Spring cleaning the mind

Many of you already know that I’m spring cleaning – I love it! A cleaning service came to help with the actual cleaning part today. It’s fantastic and I highly recommend it to anyone! I still have to get through the decluttering and reorganizing (cupboards, closets, storage room), treat all of our wood with oil, and do touch-up painting. That’s all before we get started with outside. I’m sure you have a to-do list that’s similar. Part of the decluttering includes getting a dozen or so magazines read and thrown away.

In doing so, I read an article by Martha Beck that hit me like a ton of bricks. This particular part is what got me: “Many people think that self-hatred is a catalyst for positive change. <em>Au contraire</em>. Reject anything about yourself – your bad habits, your appearance, your impulse to laugh uncontrollably at funerals – and you’ll get brief, white-knuckle attempts at self-improvement that consistently end in relapse.” I know. My jaw hit the floor, too, especially in light of the difficulty I’ve been having lately. I had to take mental inventory of whether I’d actually ever MET Martha Beck. It was one of those she’s-talking-about-me-and-everyone-is-staring moments.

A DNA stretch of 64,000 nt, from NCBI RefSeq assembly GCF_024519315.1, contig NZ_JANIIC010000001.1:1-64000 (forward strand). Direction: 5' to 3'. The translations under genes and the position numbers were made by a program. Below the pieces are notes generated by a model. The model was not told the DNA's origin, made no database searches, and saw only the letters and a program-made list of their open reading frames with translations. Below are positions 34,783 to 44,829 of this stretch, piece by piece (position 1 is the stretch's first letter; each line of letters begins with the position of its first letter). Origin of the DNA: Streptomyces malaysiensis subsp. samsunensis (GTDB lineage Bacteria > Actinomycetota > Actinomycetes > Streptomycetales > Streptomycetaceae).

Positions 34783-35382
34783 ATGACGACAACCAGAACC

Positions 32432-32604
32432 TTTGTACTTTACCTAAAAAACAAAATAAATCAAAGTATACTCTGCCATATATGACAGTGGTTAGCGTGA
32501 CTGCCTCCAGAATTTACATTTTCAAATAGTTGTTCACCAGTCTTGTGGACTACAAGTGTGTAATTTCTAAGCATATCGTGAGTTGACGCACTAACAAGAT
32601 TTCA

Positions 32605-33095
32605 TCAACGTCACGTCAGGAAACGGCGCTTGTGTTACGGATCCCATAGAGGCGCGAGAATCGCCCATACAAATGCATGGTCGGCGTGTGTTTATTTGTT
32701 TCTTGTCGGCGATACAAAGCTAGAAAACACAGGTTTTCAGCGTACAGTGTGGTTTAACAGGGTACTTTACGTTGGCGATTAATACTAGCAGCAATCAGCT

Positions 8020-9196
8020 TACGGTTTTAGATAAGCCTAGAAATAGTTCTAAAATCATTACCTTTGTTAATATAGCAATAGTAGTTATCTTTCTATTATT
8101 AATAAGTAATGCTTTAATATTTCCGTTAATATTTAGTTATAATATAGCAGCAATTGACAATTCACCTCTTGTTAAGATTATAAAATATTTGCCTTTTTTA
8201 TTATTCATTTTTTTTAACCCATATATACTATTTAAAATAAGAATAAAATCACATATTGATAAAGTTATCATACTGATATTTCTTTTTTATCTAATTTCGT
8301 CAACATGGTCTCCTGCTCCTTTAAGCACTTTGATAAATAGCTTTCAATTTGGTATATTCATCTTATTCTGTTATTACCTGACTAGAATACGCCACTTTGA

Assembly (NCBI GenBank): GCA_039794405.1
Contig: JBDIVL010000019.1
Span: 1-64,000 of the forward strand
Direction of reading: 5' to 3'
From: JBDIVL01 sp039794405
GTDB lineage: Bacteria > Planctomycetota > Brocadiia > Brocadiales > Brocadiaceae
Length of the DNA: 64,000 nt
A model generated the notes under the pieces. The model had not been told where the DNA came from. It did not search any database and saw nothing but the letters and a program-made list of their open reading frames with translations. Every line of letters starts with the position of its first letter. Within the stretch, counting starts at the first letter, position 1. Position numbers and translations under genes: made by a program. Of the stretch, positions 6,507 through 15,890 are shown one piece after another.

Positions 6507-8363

I don’t know where this self-hatred comes from in us. Scientists say we tend to focus more on the negative and that we’re more likely to remember a negative situation than a positive one. We’re a fun group. Why would this be ingrained? Is it some sort of survival mechanism? Are we just automatically playing back, in our mind, every negative thing that was ever said to or about us? Why can’t we let it all go?

Part of the problem in this day-and-age is probably the to-do list I mentioned earlier. We’ve got so much on our lists – at home and at work. We rarely, if ever, get it all done. We always see ourselves as deficient. It’s more than that, though – our bodies aren’t perfect, we’re not as smart as the next guy, we don’t make as much money as the Jones’, we’re not as successful as our friend. The list goes on.

What can we do to combat the self-flagellation with every alleged misstep? It takes a lot of practice, I think – a lot of talking back to the inner critic. In addition, we need to purposefully take the time to speak to ourselves in a gentle manner. To start this, I’m going to try to take 10 minutes or so a day to sit with my eyes closed (without falling asleep) and list the things I’m grateful for – including some things about myself. I know it sounds like just another thing to put on that to-do list but bear with me.

To do this right, there are a couple things we have to forget about: the first is what everyone else can do to make us feel better about ourselves (they can’t – this is a one-man show) and the second is what we need to have happen (more money, bigger house, weight loss) in order to feel better about ourselves. We are who we were intended to be…and, even if we’ve been sort of a downer (to ourselves) in the past, we’re over that! Let’s start living like we love ourselves and like we believe in our innate goodness. We really do have that choice and it sounds so much better to me than the alternative.

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